I beg to inform you that I am neither a spy nor a socialist,
but the son of an English peer' (heaven help the relevancy!).
'An Englishman has yet to learn that Lord Palmerston's
signature is to be set at naught and treated with contumacy.'

The General beckoned to the inspector to put an end to the
proceedings. But the aide, who had been studying the
journal, again placed it in his chief's hands. A colloquy
ensued, in which I overheard the name of Lord Ponsonby. The
enemy seemed to waver, so I charged with a renewed request to
see the English Consul. A pause; then some remarks in
Russian from the aide; then the GENERAL (in suaver tones):
'The English Consul, I find, is absent on a month's leave.
If what you state is true, you acted unadvisedly in not
having your passport altered and REVISE when you parted with
your servant. How long do you wish to remain here?'

Said I, 'Vous avez bien raison, Monsieur. Je suis evidemment
dans mon tort. Ma visite a Varsovie etait une aberration.
As to my stay, je suis deja tout ce qu'il y a de plus ennuye.
I have seen enough of Warsaw to last for the rest of my

Eventually my portmanteau and despatch-box were restored to
me; and I took up my quarters in the filthiest inn (there was
no better, I believe) that it was ever my misfortune to lodge
at. It was ancient, dark, dirty, and dismal. My sitting-
room (I had a cupboard besides to sleep in) had but one
window, looking into a gloomy courtyard. The furniture
consisted of two wooden chairs and a spavined horsehair sofa.
The ceiling was low and lamp-blacked; the stained paper fell
in strips from the sweating walls; fortunately there was no
carpet; but if anything could have added to the occupier's
depression it was the sight of his own distorted features in
a shattered glass, which seemed to watch him like a detective
and take notes of his movements - a real Russian mirror.

But the resources of one-and-twenty are not easily daunted,
even by the presence of the CIMEX LECTULARIUS or the PULEX
IRRITANS. I inquired for a LAQUAIS DE PLACE, - some human
being to consort with was the most pressing of immediate
wants. As luck would have it, the very article was in the
dreary courtyard, lurking spider-like for the innocent
traveller just arrived. Elective affinity brought us at once
to friendly intercourse. He was of the Hebrew race, as the
larger half of the Warsaw population still are. He was a
typical Jew (all Jews are typical), though all are not so
thin as was Beninsky. His eyes were sunk in sockets deepened
by the sharpness of his bird-of-prey beak; a single corkscrew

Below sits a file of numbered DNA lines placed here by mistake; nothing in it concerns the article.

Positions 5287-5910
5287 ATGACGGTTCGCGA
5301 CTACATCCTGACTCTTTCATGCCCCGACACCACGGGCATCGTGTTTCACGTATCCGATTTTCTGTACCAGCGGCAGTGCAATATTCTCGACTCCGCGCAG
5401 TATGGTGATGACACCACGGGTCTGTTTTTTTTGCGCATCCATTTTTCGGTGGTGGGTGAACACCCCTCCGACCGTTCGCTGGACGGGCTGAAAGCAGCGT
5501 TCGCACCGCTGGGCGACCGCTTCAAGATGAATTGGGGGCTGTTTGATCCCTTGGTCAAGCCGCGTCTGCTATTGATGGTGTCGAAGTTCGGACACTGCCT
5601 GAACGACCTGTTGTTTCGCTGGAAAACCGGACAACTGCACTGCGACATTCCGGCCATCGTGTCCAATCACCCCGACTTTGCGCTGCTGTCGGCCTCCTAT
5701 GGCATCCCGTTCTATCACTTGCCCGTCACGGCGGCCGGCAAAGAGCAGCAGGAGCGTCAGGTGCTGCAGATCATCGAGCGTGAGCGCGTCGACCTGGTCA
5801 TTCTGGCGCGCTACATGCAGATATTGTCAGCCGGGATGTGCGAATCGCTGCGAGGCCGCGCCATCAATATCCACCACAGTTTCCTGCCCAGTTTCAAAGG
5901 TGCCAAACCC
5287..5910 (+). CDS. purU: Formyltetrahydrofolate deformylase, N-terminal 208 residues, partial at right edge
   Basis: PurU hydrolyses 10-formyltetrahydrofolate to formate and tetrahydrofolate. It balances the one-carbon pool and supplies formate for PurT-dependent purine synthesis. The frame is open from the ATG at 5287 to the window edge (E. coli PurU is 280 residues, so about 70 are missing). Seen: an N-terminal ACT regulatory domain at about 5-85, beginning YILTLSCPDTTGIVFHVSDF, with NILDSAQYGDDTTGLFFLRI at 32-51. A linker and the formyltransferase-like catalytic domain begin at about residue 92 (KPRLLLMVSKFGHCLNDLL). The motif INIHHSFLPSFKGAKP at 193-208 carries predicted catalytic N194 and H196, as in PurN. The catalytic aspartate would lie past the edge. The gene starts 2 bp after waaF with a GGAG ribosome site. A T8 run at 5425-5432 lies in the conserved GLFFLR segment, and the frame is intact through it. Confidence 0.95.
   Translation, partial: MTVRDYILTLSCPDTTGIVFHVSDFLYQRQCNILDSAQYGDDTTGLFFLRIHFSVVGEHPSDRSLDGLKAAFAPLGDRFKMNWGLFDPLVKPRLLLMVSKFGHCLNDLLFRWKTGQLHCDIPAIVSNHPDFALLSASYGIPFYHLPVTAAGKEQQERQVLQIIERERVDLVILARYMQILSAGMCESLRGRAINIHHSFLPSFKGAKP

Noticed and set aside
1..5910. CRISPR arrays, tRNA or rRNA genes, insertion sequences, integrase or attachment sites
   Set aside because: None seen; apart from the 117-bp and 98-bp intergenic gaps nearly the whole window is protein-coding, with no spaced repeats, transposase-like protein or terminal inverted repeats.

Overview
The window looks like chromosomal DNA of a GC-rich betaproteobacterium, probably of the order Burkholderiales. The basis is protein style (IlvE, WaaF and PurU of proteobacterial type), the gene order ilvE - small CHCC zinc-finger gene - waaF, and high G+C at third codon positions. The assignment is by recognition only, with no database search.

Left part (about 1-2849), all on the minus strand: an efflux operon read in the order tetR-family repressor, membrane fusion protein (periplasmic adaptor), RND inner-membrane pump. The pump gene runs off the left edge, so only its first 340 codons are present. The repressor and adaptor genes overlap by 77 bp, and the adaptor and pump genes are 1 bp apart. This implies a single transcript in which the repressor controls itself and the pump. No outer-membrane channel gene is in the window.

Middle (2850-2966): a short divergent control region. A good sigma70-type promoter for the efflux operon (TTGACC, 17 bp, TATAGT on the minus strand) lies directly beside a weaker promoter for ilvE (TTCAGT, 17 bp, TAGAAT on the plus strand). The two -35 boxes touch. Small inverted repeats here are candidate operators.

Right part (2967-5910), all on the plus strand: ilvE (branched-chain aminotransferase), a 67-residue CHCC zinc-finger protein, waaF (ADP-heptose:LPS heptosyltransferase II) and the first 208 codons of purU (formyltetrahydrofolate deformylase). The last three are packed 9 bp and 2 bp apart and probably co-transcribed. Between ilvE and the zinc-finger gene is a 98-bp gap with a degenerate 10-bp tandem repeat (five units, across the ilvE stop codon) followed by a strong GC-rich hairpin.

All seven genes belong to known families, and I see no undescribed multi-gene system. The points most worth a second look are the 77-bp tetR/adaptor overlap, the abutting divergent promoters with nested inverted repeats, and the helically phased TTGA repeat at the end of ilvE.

ringlet dropped tearfully down each cheek; and his one front
tooth seemed sometimes in his upper, sometimes in his lower
jaw. His skull-cap and his gabardine might have been
heirlooms from the Patriarch Jacob; and his poor hands seemed
made for clawing. But there was a humble and contrite spirit
in his sad eyes. The history of his race was written in
them; but it was modern history that one read in their
hopeless and appealing look.

His cringing manner and his soft voice (we conversed in
German) touched my heart. I have always had a liking for the
Jews. Who shall reckon how much some of us owe them! They
have always interested me as a peculiar people - admitting
sometimes, as in poor Beninsky's case, of purifying, no
doubt; yet, if occasionally zealous (and who is not?) of
interested works - cent. per cent. works, often - yes, more
often than we Christians - zealous of good works, of open-
handed, large-hearted munificence, of charity in its
democratic and noblest sense. Shame upon the nations which
despise and persecute them for faults which they, the
persecutors, have begotten! Shame on those who have extorted
both their money and their teeth! I think if I were a Jew I
should chuckle to see my shekels furnish all the wars in
which Christians cut one another's Christian weasands.

And who has not a tenderness for the 'beautiful and well-
favoured' Rachels, and the 'tender-eyed' Leahs, and the
tricksy little Zilpahs, and the Rebekahs, from the wife of
Isaac of Gerar to the daughter of Isaac of York? Who would
not love to sit with Jessica where moonlight sleeps, and
watch the patines of bright gold reflected in her heavenly
orbs? I once knew a Jessica, a Polish Jessica, who - but
that was in Vienna, more than half a century ago.

Beninsky's orbs brightened visibly when I bade him break his
fast at my high tea. I ordered everything they had in the
house I think, - a cold Pomeranian GANSEBRUST, a garlicky
WURST, and GERAUCHERTE LACHS. I had a packet of my own
Fortnum and Mason's Souchong; and when the stove gave out its
glow, and the samovar its music, Beninsky's gratitude and his
hunger passed the limits of restraint. Late into the night
we smoked our meerschaums.

When I spoke of the Russians, he got up nervously to see the
door was shut, and whispered with bated breath. What a
relief it was to him to meet a man to whom he could pour out
his griefs, his double griefs, as Pole and Israelite. Before
we parted I made him put the remains of the sausage (!) and
the goose-breast under his petticoats. I bade him come to me
in the morning and show me all that was worth seeing in
Warsaw. When he left, with tears in his eyes, I was consoled
to think that for one night at any rate he and his GANSEBRUST
and sausage would rest peacefully in Abraham's bosom. What
Abraham would say to the sausage I did not ask; nor perhaps
did my poor Beninsky.


THE remainder of the year '49 has left me nothing to tell.
For me, it was the inane life of that draff of Society - the
young man-about-town: the tailor's, the haberdasher's, the
bootmaker's, and trinket-maker's, young man; the dancing and
'hell'-frequenting young man; the young man of the 'Cider
Cellars' and Piccadilly saloons; the valiant dove-slayer, the
park-lounger, the young lady's young man - who puts his hat
into mourning, and turns up his trousers because - because
the other young man does ditto, ditto.